Independent of the means by which electrical power is generated (conventional fossil, advanced fossil, nuclear, solar, wind, etc.), power conditioning and conversion is required to transform power into an appropriate form for efficient and cost-effective integration into the grid. By 2030, it is also projected that 80% of all electricity will flow through power electronics. Advanced materials including soft magnetic materials, semiconductors, and dielectric materials for capacitors are crucial for enabling the next generation of advanced power electronics technologies. These technical communities have historically worked independent of one another and materials development efforts have often been carried out in the absence of frequent and meaningful interactions with the power electronics community. The proposed symposium aims to bridge these historical gaps through a number of technical symposia devoted to relevant materials systems including soft magnets, dielectric materials for capacitors, and semiconductor materials. The primary focus of the proposed symposium will be in the area of advanced materials for power electronics and power conditioning systems. A range of invited and contributed talks will be presented by the top materials scientists in each field. To supplement the traditional technical sessions, a selected group of technical experts from the power electronics community will also be invited to present and to engage the materials community. These invited talks are intended to promote interactions between the materials and power electronics communities, to educate the materials community about critical materials needs, and to educate the power electronics community about state-of-the-art material developments.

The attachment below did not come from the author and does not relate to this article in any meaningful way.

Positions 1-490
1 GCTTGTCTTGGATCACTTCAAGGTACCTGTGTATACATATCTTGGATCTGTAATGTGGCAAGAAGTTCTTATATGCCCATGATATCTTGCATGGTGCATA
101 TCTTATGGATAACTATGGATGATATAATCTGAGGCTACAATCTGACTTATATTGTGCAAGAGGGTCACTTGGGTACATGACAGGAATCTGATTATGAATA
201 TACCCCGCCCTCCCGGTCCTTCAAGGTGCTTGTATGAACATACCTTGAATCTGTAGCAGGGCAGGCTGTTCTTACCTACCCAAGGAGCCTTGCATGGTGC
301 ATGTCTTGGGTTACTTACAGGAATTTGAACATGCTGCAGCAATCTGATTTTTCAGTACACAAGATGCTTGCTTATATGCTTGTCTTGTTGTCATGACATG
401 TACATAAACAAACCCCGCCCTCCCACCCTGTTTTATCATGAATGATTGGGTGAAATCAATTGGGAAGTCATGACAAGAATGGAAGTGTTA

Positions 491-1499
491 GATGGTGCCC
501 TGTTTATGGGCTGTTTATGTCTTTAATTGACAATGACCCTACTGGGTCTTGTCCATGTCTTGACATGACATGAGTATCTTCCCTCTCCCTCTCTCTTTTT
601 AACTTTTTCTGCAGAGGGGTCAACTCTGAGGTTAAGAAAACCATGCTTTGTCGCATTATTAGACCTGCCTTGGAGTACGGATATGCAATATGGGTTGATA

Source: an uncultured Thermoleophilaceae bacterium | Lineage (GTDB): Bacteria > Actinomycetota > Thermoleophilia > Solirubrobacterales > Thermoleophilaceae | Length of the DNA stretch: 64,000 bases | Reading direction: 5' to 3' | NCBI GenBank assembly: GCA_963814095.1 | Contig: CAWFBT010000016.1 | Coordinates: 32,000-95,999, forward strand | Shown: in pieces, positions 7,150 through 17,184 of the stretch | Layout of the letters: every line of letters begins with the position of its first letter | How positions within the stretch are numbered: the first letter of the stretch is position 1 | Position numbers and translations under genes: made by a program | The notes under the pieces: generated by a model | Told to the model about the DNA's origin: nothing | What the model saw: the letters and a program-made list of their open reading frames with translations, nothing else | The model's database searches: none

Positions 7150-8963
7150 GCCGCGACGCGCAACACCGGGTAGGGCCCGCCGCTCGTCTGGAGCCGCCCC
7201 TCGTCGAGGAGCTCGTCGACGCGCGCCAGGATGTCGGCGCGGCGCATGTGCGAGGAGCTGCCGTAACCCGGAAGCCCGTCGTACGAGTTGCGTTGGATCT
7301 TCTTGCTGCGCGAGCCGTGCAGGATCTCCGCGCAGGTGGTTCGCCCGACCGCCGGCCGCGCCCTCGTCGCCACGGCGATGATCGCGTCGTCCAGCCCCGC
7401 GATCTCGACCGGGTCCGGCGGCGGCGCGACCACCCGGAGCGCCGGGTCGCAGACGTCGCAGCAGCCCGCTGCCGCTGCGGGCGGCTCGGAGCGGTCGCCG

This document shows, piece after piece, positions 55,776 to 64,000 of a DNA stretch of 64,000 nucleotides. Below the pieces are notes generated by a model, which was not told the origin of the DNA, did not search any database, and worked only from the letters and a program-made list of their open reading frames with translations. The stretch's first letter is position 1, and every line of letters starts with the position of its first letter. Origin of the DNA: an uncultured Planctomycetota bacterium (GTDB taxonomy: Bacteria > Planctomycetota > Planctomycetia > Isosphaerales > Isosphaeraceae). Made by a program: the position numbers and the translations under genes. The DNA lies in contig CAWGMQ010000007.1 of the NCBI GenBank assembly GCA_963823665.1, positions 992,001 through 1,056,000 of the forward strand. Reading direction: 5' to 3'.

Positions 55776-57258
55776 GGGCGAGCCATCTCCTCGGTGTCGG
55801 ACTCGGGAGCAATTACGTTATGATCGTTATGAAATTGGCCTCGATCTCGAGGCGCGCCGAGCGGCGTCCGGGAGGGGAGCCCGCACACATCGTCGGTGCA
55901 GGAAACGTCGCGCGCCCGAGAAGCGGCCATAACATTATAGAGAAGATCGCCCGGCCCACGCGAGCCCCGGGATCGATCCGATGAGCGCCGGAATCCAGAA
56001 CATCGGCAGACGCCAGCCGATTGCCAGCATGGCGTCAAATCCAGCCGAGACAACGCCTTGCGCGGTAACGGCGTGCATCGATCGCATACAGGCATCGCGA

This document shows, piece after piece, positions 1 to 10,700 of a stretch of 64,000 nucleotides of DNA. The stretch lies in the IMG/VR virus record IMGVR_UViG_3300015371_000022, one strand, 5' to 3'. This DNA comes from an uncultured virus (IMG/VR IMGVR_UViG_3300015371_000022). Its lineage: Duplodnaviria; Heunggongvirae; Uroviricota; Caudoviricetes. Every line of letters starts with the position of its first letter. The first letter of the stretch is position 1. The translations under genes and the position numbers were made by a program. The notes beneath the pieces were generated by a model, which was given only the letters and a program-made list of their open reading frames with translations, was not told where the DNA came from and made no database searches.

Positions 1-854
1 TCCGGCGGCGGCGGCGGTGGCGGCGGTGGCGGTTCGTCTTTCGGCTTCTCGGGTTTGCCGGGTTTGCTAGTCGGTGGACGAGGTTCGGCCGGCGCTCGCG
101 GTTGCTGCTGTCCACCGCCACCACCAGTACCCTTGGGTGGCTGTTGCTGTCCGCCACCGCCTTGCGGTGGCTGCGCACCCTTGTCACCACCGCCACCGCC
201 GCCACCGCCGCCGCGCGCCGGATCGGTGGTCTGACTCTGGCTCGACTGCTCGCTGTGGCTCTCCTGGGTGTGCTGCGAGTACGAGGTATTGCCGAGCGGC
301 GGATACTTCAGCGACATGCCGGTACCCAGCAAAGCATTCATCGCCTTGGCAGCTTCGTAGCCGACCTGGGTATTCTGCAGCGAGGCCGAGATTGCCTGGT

2015 TMS Annual Meeting & Exhibition: Magnetic Materials for Energy Applications V: Organized by Francis Johnson; Raju Ramanujan; Paul Ohodnicki

This symposium will discuss recent developments in the processing, characterization, property evaluation and product development of magnetic materials for energy applications. The relevant materials include permanent magnets, soft magnetic materials, magnetocaloric materials, and magnetic nanomaterials. Magnetic materials and components with improved properties will enhance energy security and reduce greenhouse gas emissions by increasing the efficiency of power generation, distribution, storage, and conversion systems. Advanced electric machines and drives, with either permanent magnet or induction architectures, are being developed to operate at continually higher speeds and temperatures. In addition to excellent magnetic properties, these rotating machines place demands on the mechanical and thermal properties of the magnetic materials used in their construction. For electric vehicles, motors and wind power generators, the magnetic materials must retain their properties up to elevated temperatures. Advanced soft magnetic materials are required to enhance the performance of electrical power systems; high power density and high system efficiency demand soft magnetic materials which exhibit low power loss at high frequencies. High efficiency magnetic refrigeration technology relies on the application of both magnetocaloric materials and the use of permanent magnets to drive the refrigeration cycle. Magnetic nanomaterials, e.g., magnetic nanoparticles, can exhibit superior magnetic properties compared to their bulk counterparts.